Sunday, March 15, 2015

FOMC Report March 17-18, 2015

·         Fed Preparing for ‘mid-’15 Since September ’12 FOMC
·         ‘Lift off’ Date Commands Attention – Pace Thereafter
·         Equilibrium Longer Run Fed Funds
·         Dollar Strength No Reason to Delay ‘Normalizing’
·         Absent ’04-’06 Policy-Path Redux-Where Guidance
·         Treasury Curve and ‘Normalization’

Fed Preparing for ‘mid-’15 since September ’12 FOMC
Do not take too lightly the fact that the Fed has been preparing for a ‘mid-2015’ policy move since the September 2012 FOMC meeting.  Two and a half years ago, the Fed made a final adjustment to the ‘date-based’ guidance saying; “In particular, the Committee also decided today to keep the target range for the federal funds rate at 0 to 1/4 percent and currently anticipates that exceptionally low levels for the federal funds rate are likely to be warranted at least through mid-2015.”

Although at the December 2012 FOMC meeting, ‘threshold guidance’ took the place of the date-based guidance, the Fed made it clear that; “The Committee views these thresholds as consistent with its earlier date-based guidance.”

As the Fed prepares to remove the language; ”Based on its current assessment, the Committee judges that it can be patient in beginning to normalize the stance of monetary policy.”, we should be mindful that removal of the ‘patience’ language means the FOMC will begin considering a rate hike on a meeting-by-meeting basis.  Still, what a feather in their cap should the Fed be seen as being able to offer policy transparency 2.5 years into the future during trying economic times.  

‘Lift off’ Date Commands Attention – Pace Thereafter
The Fed warns that too much attention has been directed toward the lift-off date for fed funds, further advising that the pace and extent of policy firming matter more and will have a greater impact on the economy and financial markets than will the timing of the first policy rate move.  Despite these urgings, economic agents have had a laser focus on the ‘lift-off’ date. 

This has not worked entirely against the Fed’s interest as market priced policy rate projections have been lower than the Fed’s own forecast, providing additional support even as the Fed readies to normalize policy.  The more modest and less steeply sloped market priced policy rate projection have helped to hold down shorter dated treasury rates, and possibly longer dated Treasuries, making financial conditions slightly more accommodative.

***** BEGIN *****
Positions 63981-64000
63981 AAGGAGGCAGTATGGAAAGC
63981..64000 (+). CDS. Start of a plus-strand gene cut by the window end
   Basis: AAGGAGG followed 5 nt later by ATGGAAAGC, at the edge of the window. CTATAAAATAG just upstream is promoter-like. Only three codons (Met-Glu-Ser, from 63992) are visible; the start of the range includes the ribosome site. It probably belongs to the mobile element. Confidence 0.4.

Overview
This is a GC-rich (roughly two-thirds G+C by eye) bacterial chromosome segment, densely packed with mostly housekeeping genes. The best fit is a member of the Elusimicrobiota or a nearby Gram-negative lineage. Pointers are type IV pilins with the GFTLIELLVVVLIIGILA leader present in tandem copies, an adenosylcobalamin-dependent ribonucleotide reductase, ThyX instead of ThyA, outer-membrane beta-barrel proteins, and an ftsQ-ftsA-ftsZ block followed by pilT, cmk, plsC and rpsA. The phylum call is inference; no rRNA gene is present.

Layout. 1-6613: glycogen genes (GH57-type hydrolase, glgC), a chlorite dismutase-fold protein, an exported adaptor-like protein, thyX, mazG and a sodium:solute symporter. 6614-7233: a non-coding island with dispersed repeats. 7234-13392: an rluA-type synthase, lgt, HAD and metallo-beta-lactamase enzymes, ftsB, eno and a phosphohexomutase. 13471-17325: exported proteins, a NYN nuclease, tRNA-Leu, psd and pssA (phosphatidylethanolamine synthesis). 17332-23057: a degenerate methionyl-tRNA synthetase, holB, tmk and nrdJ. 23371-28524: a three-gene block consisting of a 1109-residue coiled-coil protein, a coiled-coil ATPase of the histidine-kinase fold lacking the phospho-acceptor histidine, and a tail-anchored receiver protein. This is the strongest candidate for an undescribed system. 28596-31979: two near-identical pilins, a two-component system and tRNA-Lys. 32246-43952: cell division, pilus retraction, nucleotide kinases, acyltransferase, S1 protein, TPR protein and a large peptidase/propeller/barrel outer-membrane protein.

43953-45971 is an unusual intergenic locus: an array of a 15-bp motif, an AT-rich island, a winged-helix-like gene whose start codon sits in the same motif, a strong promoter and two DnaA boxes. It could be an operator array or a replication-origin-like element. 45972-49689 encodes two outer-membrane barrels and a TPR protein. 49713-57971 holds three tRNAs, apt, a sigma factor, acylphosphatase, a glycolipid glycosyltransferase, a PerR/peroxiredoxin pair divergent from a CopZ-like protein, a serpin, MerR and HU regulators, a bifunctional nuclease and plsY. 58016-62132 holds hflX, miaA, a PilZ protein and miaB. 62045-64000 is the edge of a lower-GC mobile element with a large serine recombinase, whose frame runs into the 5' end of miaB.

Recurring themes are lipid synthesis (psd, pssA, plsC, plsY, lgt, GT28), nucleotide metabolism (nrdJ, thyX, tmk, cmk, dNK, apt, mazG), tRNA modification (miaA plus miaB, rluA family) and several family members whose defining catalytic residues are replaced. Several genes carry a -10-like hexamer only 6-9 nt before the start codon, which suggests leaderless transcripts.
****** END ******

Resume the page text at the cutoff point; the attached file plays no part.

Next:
Following the fed funds ‘lift off’ or possibly as soon as that timing is more universally understood, economic agents may direct their focus more acutely upon the balance of the normalization process.  One aspect that may find sharp adjustment is the difference between the Fed and market priced projections for policy rates.  Recent research by Hamilton, Harris, Hatzius and West suggest economic conditions could benefit from a delayed start to policy firming and a more aggressive ‘catch-up’ later.  Knowing that the Fed has every intention to secure its mandate, any start date for lift off implies that the Fed will have already delayed and is ready to proceed cautiously.

Equilibrium Longer Run Fed Funds
The Fed has been lowering its expectations for the equilibrium longer run level of fed funds for years.  The difference between what the Fed is projecting and the market was pricing moved to about 160 basis points in January.  While that chasm has been slightly closed, there is still roughly 130 bps differentiating the Fed’s path projections from futures prices.  

To understand why there is such a large gap between the Fed’s projection and the markets pricing we might recognize that along with the steady reduction in longer run policy rate forecast the Fed has also steadily reduced its forecast for real GDP growth since 2012.  Economic agents have come to rely on continued reductions in these variables and have simply extended the trend line for subsequent terminal policy rate and longer run equilibrium growth rate reductions beyond the Fed current forecasts. 

Over the last two quarterly SEP reports however the average longer run policy rate projection has not fallen, but remained 3.78-3.79% and the longer run real GDP forecast has stayed 2.15% in the last two SEP reports.  The trend toward lower longer run policy rate and real GDP growth forecasts from the Fed is likely over.  Still, a SEP report showing a higher level in both longer run equilibrium fed funds and real GDP growth may be required before economic agents decide to abandon what to this point has been a strong trend.  

When at the March FOMC meeting, the Fed fails to further reduce the longer run growth and equilibrium fed funds forecast or even raises these forecasts, we should expect to see the spread between the market priced implied fed funds forecast and the Fed’s own forecast start to converge with the market priced yields moving higher toward the Fed’s projections. 

 Dollar Strength No Reason to Delay ‘Normalizing’